Our sheet materials are suitable for forming heat-sealable bags, receptacles, containers, cartons. tapes, labels, tags, pouches, envelopes. tubes, gaskets, caps. bottle closures and the like. In making bags, cartons and receptacles of any kind the base sheet can constitute the exposed surface of the package, while the porous sheet provides the inner surface of the container which contacts the materials packaged therein. After packaging the materials the open ends can be readily sealed by application of heat and pressure, either contacting superposed portions of the porous sheet in face to face contact or by sealing overlapped portions in the same manner.

tion utilizing the essential and signiicant features of our invention as fully disclosed herein. It is intended to include such modifications within the scope of the appended claims.

We claim:

1. A laminated container having wall portions thereof formed of a heat-scalable sheet comprising in adhered condition a relatively dense base sheet material, an intercalated continuous flexible thermoplastic film and a thin relatively p`orous tissue sheet adhered to said film, said film not substantially penetrating said sheet materials and being of a predetermined basis weight and confined to the inner surface of the porous sheet, the outer exposed surface of said porous sheet being substantially unchanged from its original characteristics, selected portions of said sheet being overlapped and having at least one porous tissue surface at the interfaces of the overlapped area and adhered together by an adhesive film generated at the interfaces of said overlapped portions byapplication of heat and pressure to said selected portions and migration of said intercalated film through said porous sheet to the surface area thereof.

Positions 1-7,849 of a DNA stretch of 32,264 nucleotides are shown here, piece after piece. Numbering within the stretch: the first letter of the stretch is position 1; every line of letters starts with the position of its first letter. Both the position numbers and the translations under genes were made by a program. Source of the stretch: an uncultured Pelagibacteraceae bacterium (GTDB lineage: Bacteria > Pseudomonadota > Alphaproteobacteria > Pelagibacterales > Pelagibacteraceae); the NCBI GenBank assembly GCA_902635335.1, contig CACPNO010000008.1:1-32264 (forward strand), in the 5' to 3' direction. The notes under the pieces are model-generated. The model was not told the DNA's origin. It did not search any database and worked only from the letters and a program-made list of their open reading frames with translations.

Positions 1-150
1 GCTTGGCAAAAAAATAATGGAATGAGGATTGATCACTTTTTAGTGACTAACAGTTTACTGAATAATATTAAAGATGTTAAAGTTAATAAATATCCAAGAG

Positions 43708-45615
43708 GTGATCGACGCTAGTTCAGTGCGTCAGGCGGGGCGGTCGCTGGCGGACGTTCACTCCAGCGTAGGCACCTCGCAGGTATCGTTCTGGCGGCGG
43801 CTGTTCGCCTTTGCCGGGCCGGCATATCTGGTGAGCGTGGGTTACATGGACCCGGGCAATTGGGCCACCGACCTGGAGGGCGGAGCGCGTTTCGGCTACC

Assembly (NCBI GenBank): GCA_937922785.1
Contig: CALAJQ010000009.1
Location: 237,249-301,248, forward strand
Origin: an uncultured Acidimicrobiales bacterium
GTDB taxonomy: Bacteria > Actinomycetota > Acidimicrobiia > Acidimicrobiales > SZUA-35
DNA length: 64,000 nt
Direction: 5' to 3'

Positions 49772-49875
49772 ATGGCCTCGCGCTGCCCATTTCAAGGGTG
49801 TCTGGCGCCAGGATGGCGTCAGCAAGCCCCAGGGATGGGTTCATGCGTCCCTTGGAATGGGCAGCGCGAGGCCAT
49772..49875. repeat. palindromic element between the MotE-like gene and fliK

2. A laminated container having wall portions thereof formed of a heat-sealable sheet comprising in adhered condition a base sheet material of cellulosic material having a relatively dense structure, an intercalated continuous flexible thermoplastic lm and a thin relatively porous tissue sheet adhered to said film, said film not substantially penetrating said sheet materials and being of a predetermined basis weight and confined to the inner surface of the porous sheet, the outer exposed surface of said porous sheet being substantiallyunchanged from its original 3. A laminated container having wall portions thereof formed of a heat-sealable sheet comprising in adhered condition a base sheet material of metal foil, an intercalated continuous flexible thermoplastic film and a thin relatively porous tissue sheet adhered to said film, said film not substantially penetrating said sheet materials and being of a predetermined basis weight and confined to the inner surface of the porous sheet, the outer exposed surface of said porous sheet being substantially unchanged from its original characteristics, selected `portions of said sheet being overlapped and having atleast one porous tissue surface at the interfaces of the overlapped area and adhered together by an adhesive film generated at the interfaces of said overlapped portions by application of heat and pressure to said selected portions and migration of said intercalated film through said porous sheet to the surface area thereof.